- The Washington Times - Friday, March 11, 2005

U.S. imports of Chinese clothing swelled in January, a rush of new products following the end of international quotas that for decades had limited global apparel trade.

Total U.S. apparel imports from China increased by 47 percent from January 2004 to January 2005, the Commerce Department said yesterday. China now accounts for a quarter of all textile and apparel imports.

Industry groups in the United States and Europe, where Chinese clothing imports also are surging, are telling their governments they need immediate protection or will face the loss of tens of thousands of jobs.

“The message to the U.S. government is, act now or we will lose half a million jobs in the industry,” said Cass Johnson, president of the National Coalition of Textile Organizations, a Washington trade group.

The U.S. textile and apparel industry has shed 9,700 jobs during the first two months of the year, the Labor Department said. There are 673,400 textile and apparel workers in the United States, less than half of the 1.5 million of a decade ago.

Chinese textile and clothing exports to the 25-nation European Union, meanwhile, have increased by 46.5 percent in value, according to China export figures.

“The time has now come to limit the seemingly voracious appetite of Chinese exporters for the European market,” said Bill Lakin, director general of the European Apparel and Textile Organization, a Brussels trade group.

American retailers, who benefit from falling prices and a wider array of choices as China and other countries gain easier access to the U.S. market, called the industry claims “alarmist ‘sky is falling’ assertions.”

“Clearly, U.S. importers and retailers are taking their business where it makes the most sense. China is one of those places but so is Honduras, Bangladesh and elsewhere in both the Western Hemisphere and Asia,” said Laura Jones, executive director of the U.S. Association of Importers of Textiles and Apparel.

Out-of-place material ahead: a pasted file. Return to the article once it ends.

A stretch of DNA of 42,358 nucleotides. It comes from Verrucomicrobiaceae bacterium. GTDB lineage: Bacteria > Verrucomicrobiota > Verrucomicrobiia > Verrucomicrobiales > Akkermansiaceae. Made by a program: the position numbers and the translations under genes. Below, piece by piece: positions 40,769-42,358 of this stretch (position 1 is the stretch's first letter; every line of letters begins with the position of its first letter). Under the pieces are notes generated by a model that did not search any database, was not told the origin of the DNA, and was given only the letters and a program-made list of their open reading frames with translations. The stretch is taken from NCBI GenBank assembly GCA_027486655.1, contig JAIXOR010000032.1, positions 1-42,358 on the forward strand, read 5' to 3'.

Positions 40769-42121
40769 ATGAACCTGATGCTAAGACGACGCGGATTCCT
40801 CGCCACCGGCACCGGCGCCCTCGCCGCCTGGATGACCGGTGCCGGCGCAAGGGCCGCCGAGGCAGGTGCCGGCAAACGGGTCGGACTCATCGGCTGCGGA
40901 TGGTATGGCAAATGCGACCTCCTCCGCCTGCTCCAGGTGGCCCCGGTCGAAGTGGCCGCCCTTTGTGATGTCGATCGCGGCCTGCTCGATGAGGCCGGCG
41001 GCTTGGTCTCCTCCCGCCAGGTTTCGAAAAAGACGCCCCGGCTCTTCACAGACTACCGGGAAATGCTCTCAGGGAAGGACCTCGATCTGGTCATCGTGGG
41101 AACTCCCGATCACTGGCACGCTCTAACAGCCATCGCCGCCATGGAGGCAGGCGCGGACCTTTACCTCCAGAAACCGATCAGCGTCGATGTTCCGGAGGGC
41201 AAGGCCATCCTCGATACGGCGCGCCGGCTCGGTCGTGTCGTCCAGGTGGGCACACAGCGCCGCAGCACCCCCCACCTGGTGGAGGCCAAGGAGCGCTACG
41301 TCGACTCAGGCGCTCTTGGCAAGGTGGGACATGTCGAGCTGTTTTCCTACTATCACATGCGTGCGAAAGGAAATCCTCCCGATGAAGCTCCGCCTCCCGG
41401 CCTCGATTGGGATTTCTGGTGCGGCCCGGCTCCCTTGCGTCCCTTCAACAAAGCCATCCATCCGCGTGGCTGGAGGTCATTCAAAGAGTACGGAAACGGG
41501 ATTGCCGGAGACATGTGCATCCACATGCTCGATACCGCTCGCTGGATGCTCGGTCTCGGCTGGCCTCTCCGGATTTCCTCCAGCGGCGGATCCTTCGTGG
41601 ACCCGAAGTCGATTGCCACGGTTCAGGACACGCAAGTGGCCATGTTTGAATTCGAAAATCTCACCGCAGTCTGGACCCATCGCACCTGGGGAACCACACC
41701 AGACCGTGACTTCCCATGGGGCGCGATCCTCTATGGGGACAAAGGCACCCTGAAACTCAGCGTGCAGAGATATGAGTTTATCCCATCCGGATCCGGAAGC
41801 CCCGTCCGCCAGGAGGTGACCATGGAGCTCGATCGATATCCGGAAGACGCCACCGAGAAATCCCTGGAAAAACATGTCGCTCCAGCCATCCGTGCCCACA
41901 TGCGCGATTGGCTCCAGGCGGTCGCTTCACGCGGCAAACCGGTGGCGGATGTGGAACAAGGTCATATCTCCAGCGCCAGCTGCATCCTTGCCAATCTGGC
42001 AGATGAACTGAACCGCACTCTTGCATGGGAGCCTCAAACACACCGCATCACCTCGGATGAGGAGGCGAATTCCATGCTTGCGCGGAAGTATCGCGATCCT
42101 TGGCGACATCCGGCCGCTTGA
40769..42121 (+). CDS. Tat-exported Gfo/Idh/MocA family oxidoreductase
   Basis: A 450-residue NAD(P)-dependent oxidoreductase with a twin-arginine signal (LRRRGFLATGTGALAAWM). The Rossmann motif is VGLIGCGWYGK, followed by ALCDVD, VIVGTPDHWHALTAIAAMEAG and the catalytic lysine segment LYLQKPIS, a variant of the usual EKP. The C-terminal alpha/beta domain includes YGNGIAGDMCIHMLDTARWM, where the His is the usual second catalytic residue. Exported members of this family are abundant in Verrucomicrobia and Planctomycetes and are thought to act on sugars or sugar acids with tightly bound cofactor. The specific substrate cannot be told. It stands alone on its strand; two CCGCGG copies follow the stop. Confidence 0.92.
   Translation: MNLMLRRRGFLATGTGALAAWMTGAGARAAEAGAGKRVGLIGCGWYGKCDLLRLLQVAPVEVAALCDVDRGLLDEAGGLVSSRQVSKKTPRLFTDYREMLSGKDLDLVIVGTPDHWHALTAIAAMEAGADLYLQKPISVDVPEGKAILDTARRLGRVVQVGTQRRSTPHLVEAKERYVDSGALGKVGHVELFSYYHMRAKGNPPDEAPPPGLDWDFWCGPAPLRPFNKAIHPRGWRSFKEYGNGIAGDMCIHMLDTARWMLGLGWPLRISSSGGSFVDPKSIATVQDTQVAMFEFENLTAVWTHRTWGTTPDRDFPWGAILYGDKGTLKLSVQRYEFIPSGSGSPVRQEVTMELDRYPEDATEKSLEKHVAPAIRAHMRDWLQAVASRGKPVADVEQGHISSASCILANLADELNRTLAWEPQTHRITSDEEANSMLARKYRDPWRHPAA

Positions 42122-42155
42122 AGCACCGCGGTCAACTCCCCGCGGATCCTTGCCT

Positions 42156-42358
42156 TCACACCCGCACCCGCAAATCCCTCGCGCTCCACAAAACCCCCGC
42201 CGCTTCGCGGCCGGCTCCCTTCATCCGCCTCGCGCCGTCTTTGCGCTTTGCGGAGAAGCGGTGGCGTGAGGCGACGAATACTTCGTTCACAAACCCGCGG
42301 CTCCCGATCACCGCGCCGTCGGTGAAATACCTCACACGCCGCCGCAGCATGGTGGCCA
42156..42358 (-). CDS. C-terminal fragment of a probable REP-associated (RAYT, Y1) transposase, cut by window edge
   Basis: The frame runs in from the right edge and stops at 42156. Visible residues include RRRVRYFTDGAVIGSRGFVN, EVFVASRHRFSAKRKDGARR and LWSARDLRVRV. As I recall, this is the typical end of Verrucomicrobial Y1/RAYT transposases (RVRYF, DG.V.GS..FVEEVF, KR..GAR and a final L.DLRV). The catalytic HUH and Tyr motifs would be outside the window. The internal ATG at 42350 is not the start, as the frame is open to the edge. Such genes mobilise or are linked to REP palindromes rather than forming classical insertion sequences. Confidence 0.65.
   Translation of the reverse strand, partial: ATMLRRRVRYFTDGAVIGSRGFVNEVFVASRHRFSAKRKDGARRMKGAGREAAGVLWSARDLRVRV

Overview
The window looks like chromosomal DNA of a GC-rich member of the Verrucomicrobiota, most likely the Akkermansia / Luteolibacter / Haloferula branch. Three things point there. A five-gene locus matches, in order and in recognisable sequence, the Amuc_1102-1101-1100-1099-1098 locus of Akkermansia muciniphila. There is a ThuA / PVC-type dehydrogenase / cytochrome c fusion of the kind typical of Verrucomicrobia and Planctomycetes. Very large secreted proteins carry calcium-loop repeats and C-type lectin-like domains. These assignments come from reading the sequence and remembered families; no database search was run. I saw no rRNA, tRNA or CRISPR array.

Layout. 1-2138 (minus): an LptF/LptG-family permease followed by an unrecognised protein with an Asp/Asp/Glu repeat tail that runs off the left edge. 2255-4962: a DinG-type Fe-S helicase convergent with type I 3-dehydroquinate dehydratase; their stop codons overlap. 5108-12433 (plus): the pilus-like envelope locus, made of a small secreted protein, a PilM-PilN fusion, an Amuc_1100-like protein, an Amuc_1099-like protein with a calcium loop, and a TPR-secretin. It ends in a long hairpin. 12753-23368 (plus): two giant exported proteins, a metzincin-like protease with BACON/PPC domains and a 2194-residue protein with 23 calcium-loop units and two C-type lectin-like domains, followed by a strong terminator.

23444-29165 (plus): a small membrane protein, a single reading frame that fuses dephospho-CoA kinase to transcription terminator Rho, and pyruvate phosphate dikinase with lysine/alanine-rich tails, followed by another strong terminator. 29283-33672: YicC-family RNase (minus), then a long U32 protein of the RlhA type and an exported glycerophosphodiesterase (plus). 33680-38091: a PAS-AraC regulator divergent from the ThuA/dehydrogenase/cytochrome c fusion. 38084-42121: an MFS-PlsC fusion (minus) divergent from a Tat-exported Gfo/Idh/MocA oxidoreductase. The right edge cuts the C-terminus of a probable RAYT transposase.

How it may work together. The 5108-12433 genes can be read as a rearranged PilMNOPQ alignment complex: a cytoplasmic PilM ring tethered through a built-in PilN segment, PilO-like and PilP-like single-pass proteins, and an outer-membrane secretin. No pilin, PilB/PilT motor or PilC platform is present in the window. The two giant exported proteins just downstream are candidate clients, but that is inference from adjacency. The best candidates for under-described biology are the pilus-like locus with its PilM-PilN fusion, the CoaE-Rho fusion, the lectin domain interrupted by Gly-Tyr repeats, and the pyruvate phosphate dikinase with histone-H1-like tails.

Ms. Jones noted that imports from around the world had increased 6.4 percent, indicating that the global market is shifting but that the U.S. market is not being flooded.

The United States and Europe are the two biggest customers of apparel in the world. A system of quotas since the 1960s had limited imports from China, India and other developing nations, but in 1995 members of the World Trade Organization agreed to phase out the trade barriers by the end of 2004.

Industry groups now are demanding that their governments cap Chinese imports, a system of safeguards that China agreed to when it joined the WTO in 2001.

The Bush administration yesterday said it is concerned with the import increase from China but would not say whether it will invoke the safeguard measures.

“We will raise this issue as part of our ongoing dialogue with the Chinese to reinforce U.S. concerns over our textile trade disparity and to seek solutions,” said James C. Leonard III, deputy assistant secretary of the Commerce Department’s Office of Textiles and Apparel.

EU Trade Commissioner Peter Mandelson said, “I will take appropriate action at the appropriate time,” Agence France-Presse reported.

If the administration does not initiate the safeguards itself, industry groups can petition for protection, a process that takes about four months.

China has resisted formal caps; the Chinese Embassy’s press office did not return a call yesterday seeking comment on safeguards.

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